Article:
Interview with Erich Hoyt

Erich HoytThe following is a very informative interview with our very own Director of Marine Mammals, Erich Hoyt about Marine Protected Areas

(written by Elsa Cabrera for La Tercera, Santiago, Chile January 2007)

1. We tend to assume that effective marine protected areas for cetaceans alone guarantee the conservation of these marine mammals. Is this true or are there other actions/instruments that should also be considered?

A marine protected area (MPA) alone cannot guarantee the conservation of any whale, dolphin or for that matter, any species or ecosystem. For an MPA to work, it has to offer much more than simple area protection. Problem-targeted management actions must also be implemented as part of the MPA designation. If the MPA doesn’t have a mandate for managing threats, then other ways must to found to reduce or eliminate the threats. If the threats to cetaceans and other species can’t be managed, then an MPA is next to useless. In the best situations, with a good management plan, MPAs can provide a framework for delivering messages about conservation to the public as well as practical mechanisms for managing cetacean threats.

2. What are the basic elements (criteria) or procedures to design and establish marine protected areas for great cetaceans?

It starts with good baseline research into species and ecosystems. The primary goals are to find out threats to each species and to determine the critical habitats upon which each species depends. Of course, in the absence of complete knowledge — and we rarely have complete knowledge — we must take a precautionary approach and protect larger areas or institute special measures in order to ensure effective cetacean habitat conservation. An MPA needs to have or be able to draw upon a solid legal framework for addressing all the threats to cetaceans. There must be effective mechanisms in place for monitoring and enforcement, research and education, as well as a broad mandate and cooperation from local communities and stakeholders who work together under the direction of the government department or a special agency to produce a management plan. The effectiveness of the management plan must then be periodically assessed, with changes made as needed to ensure that the MPA continues to function as a conservation tool.

3. What is the role of the scientific information regarding the biology/distribution of the “umbrella” or “flag” species in the creation of marine protected areas for cetaceans?

The scientific information to assess threats and to determine critical habitats should be drawn from published as well as unpublished but important raw data. This data should come from the target as well as surrounding areas, and in some cases incorporate comparative work from other parts of the world. To assemble, evaluate and effectively use all this scientific information, a mechanism needs to be devised, e.g., a broad scientific expert panel could be set up.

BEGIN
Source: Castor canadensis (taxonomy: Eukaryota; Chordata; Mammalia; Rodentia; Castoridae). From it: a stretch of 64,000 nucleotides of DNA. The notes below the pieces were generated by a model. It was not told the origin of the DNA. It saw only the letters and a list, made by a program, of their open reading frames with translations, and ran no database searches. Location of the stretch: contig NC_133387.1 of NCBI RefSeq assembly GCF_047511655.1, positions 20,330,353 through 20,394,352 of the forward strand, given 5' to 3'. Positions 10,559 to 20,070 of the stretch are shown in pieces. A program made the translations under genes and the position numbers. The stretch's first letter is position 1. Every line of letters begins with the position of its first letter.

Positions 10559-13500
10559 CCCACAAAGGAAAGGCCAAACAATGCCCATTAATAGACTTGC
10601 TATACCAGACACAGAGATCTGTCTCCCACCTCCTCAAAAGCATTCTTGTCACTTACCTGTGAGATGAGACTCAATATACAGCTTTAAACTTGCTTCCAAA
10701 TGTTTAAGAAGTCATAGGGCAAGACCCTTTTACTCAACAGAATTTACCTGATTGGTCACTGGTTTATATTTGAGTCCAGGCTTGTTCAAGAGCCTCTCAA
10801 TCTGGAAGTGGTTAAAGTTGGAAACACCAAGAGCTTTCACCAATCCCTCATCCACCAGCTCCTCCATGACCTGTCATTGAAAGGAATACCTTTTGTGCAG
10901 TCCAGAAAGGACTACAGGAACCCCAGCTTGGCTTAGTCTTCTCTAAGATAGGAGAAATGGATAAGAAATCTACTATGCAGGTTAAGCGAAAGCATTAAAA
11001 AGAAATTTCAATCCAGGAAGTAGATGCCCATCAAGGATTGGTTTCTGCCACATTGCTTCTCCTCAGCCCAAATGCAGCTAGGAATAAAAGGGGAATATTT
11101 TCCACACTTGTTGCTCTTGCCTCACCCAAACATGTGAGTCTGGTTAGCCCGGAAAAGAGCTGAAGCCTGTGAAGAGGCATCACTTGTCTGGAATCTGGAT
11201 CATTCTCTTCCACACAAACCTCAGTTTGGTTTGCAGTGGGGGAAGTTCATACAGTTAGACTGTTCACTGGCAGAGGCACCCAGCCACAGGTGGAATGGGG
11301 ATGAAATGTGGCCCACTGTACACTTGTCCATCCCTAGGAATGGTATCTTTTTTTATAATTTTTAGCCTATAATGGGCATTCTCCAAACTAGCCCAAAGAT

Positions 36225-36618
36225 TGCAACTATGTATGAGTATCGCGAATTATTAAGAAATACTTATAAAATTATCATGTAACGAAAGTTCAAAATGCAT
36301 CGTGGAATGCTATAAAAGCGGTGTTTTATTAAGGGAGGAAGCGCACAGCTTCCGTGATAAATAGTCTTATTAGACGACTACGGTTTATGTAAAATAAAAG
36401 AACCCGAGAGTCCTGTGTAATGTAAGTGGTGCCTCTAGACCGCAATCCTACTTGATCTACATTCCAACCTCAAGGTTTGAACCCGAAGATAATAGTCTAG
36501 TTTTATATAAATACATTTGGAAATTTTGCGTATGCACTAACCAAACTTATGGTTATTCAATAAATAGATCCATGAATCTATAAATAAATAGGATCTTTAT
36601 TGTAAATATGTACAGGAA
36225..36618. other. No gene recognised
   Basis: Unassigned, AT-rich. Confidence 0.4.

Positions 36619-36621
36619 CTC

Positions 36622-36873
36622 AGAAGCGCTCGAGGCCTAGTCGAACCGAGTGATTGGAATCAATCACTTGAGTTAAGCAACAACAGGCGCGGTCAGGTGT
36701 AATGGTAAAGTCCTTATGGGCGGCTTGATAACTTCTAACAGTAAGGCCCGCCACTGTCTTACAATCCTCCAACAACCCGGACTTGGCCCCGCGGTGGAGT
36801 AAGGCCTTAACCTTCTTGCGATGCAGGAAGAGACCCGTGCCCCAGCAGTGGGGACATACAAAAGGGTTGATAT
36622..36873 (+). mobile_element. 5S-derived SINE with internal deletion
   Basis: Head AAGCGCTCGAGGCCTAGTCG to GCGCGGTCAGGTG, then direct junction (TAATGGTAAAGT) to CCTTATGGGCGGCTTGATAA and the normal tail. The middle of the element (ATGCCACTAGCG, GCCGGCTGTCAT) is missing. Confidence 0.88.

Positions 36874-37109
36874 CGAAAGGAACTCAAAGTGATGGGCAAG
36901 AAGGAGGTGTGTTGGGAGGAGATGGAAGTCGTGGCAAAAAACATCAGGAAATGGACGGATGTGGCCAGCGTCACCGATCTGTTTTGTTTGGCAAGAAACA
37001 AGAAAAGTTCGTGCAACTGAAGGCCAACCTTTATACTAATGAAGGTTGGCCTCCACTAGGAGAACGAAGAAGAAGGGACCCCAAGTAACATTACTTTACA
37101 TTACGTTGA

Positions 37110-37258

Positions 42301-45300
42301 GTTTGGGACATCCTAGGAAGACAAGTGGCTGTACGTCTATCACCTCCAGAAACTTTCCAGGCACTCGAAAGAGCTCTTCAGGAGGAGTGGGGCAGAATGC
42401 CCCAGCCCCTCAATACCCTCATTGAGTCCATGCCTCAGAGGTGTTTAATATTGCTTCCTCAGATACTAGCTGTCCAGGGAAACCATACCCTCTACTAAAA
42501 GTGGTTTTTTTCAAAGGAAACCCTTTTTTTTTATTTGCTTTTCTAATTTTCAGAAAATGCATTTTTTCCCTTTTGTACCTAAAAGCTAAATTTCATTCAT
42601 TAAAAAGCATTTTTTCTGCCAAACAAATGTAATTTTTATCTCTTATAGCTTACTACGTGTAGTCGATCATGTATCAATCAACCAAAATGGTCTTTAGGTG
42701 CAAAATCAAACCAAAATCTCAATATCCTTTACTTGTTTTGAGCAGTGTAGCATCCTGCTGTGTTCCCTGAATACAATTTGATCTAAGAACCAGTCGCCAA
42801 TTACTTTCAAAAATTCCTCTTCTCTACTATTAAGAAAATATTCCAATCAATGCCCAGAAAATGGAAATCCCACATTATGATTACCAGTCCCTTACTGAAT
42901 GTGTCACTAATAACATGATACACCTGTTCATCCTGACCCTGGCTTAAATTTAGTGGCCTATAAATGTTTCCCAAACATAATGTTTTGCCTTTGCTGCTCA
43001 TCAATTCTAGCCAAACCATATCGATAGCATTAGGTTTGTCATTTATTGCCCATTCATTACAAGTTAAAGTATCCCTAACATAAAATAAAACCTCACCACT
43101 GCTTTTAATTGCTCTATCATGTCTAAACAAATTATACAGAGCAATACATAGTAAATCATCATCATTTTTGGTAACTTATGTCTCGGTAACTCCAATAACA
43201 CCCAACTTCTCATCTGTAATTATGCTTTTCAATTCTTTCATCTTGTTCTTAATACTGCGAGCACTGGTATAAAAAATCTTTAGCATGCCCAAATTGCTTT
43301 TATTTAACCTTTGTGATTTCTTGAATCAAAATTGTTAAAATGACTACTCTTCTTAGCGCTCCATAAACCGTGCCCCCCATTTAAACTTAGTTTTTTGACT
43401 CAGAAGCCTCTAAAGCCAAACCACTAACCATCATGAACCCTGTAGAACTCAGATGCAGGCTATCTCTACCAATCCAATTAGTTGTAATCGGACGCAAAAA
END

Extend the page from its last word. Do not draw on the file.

4. What is the importance of coastal communities in the success or failure of marine protected areas for cetaceans?

It is absolutely crucial to have coastal communities and all “stakeholders” involved in the process of creating and implementing marine protected areas. Without the will, cooperation, enthusiasm and commitment of people in coastal communities, the prospects for true, lasting conservation are bleak.

5. People hear a lot about “paper marine protected areas”, what is the meaning of this term and what are the causes of the creation of these types of areas?

Paper MPAs are simply MPAs that exist on paper only. However, we can say that all marine protected areas, after they are designated by government, begin their existence as “paper MPAs”. It remains for government to institute appropriate laws as needed and to enact the provisions of the legal designation — to provide education, research, enforcement and monitoring, drawing on the help of NGOs and scientists, to create a real functioning MPA. Obviously, it is crucial that local communities and all stakeholders honour the provisions of the MPA designation, ideally seeing themselves as partners in conservation.

6. About this same subject, do paper marine protected areas play a role in the conservation of cetaceans? Is a paper marine protected area better than no area at all?

Paper MPAs are important because this is at least the starting point for conservation. The danger is that many governments and people think that making the designation is enough for conservation, that the paper designation is all that is needed. Unfortunately, many if not most MPAs in the world have stayed as “paper MPAs”. But wherever there is a “paper MPA”, there is the potential to make it into a real MPA.